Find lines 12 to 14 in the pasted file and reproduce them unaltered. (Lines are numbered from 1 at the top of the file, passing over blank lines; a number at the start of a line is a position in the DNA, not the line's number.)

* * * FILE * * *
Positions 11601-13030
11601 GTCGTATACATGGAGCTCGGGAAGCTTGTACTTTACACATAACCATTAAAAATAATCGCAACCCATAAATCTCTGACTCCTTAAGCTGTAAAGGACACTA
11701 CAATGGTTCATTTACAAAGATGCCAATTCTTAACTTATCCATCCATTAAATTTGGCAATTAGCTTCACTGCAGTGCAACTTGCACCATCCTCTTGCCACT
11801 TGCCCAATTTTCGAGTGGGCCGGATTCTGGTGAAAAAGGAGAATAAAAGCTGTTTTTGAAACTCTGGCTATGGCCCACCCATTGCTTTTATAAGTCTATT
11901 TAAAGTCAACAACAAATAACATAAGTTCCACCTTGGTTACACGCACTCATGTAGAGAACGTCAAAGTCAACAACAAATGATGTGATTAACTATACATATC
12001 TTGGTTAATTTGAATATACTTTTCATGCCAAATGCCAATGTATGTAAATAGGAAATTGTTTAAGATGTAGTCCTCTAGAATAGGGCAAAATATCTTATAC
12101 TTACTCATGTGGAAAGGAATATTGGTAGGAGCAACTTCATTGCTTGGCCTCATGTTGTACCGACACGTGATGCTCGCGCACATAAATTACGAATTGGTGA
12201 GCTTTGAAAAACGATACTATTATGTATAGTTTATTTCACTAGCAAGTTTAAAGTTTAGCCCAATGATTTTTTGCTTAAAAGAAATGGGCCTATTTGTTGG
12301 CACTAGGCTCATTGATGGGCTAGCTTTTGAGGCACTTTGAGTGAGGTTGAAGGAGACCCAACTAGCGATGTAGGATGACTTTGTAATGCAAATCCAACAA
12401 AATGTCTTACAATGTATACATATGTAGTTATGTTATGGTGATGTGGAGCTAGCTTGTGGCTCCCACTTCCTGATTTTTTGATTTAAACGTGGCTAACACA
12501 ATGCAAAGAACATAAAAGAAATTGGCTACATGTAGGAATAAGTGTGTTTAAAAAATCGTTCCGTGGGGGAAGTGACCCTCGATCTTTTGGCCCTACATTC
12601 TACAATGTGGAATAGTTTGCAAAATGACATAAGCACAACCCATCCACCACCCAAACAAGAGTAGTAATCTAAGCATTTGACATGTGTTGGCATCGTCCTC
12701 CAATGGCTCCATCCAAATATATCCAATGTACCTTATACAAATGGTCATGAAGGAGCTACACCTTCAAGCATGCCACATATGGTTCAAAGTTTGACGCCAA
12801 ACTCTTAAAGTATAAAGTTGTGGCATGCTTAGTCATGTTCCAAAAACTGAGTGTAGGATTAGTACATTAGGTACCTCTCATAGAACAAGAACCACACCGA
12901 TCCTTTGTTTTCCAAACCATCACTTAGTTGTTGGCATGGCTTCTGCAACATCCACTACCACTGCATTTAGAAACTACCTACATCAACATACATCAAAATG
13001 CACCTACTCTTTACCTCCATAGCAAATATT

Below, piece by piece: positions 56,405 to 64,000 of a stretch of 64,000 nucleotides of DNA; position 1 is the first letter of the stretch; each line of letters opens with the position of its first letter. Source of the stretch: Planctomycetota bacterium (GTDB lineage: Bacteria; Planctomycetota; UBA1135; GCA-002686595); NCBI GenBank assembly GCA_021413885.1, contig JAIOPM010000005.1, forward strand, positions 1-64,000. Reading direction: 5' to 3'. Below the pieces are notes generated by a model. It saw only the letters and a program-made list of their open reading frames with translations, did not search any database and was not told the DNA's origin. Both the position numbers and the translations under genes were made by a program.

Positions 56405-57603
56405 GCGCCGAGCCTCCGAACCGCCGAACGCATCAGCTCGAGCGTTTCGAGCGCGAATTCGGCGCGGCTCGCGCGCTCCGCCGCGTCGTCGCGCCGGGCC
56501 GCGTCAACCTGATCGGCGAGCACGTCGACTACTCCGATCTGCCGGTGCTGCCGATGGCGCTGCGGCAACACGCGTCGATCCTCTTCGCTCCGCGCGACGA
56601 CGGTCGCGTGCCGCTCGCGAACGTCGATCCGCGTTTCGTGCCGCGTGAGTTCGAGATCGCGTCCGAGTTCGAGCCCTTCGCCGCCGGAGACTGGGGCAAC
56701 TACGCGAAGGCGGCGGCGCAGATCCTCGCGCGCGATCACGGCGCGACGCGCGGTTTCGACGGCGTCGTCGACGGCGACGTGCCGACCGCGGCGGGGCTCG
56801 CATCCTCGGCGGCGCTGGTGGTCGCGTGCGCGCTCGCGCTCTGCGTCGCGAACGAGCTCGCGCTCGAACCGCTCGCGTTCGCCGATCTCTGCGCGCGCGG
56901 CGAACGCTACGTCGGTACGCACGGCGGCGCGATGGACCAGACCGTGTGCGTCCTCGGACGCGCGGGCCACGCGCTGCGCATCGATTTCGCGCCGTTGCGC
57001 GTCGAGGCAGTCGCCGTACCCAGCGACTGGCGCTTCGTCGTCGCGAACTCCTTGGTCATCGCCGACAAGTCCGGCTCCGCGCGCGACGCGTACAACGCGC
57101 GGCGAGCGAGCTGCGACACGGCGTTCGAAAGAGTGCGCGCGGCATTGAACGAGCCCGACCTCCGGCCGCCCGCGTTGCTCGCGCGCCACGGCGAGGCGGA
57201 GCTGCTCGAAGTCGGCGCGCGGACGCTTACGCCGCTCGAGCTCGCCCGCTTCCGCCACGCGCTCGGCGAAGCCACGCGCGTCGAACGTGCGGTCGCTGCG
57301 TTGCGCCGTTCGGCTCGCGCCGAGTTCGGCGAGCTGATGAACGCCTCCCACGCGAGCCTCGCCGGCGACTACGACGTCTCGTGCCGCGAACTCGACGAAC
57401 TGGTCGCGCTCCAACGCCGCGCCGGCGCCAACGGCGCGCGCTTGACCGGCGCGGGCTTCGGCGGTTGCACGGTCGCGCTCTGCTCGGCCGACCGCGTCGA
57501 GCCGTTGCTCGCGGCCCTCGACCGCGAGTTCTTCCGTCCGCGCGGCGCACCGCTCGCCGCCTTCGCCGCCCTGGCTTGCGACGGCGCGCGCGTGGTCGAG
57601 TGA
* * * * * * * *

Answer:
12601 TACAATGTGGAATAGTTTGCAAAATGACATAAGCACAACCCATCCACCACCCAAACAAGAGTAGTAATCTAAGCATTTGACATGTGTTGGCATCGTCCTC
12701 CAATGGCTCCATCCAAATATATCCAATGTACCTTATACAAATGGTCATGAAGGAGCTACACCTTCAAGCATGCCACATATGGTTCAAAGTTTGACGCCAA
12801 ACTCTTAAAGTATAAAGTTGTGGCATGCTTAGTCATGTTCCAAAAACTGAGTGTAGGATTAGTACATTAGGTACCTCTCATAGAACAAGAACCACACCGA